3. I’m with Rachel – because of my selfish love of baked goods, I would do this as a family thing. There is no wrong occasion for cake. But if I invited 50 of my closest pals? Yeah, then you’d have permission to smack some sense into me. Honestly, though, if we ever had a second we’d probably just find out at the ultrasound and then go out for brownies.

  4. Actually I think it could be kind of neat depending on how you do it. My cousin is planning on doing this for her baby shower. She’ll pass the envelope to her mom who will be planing the shower and all the guests will know. My cousin will find out the gender from all of her closest female relatives and friends. I think that is a little more personal and fun than finding out with just your sonogram tech… But this is her 1st and I think she and her husband will be equally happy with either gender. I just hope one of the gusts doesn’t let the cat out of the bag before the shower!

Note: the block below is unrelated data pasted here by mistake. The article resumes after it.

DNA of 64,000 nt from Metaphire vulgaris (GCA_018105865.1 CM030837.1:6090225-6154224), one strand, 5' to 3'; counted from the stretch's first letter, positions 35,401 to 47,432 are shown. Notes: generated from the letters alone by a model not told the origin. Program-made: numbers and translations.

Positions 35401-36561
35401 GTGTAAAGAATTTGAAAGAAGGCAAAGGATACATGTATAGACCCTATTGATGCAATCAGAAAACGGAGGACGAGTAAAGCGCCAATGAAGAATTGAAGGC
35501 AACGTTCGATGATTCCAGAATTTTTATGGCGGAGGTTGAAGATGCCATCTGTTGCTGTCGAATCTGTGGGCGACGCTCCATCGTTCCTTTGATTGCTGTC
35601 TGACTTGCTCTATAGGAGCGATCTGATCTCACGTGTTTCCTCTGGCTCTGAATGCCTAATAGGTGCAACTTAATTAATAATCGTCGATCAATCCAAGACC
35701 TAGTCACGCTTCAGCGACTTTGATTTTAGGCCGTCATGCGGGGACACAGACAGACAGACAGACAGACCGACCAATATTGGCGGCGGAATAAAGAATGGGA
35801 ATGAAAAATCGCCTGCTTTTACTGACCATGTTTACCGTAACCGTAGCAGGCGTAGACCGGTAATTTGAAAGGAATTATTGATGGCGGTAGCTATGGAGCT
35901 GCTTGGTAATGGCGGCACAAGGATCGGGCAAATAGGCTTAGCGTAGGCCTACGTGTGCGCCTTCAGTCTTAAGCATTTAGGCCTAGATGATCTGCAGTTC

5. I’m all finding out the sex in advance, but the whole Find Out While Throwing A Party idea strikes me as just shy of insane. Why? Let me count the slices. First, does anyone care as much as the parents? Why not share that moment together, just the two of you. Second, what if you (or your family) was really hoping you were having either a boy or girl? Given the current mania to record everything, your child might eventually stumble upon proof that you wish they’d been something entirely different. Third, there are so many events with a baby (showers, birth, christening) that i think you run the risk of Baby Fatigue . And that’s for friends who aren’t suffering from infertility (keep in mind you don’t always know who these friends are, as people can have just as much trouble having a second baby as a first) Family, not so much, but if you’re the first one having kids your relatives might still be in the “do I have to spend my Saturday afternoon for THIS?” mode.

  6. Ellabella says: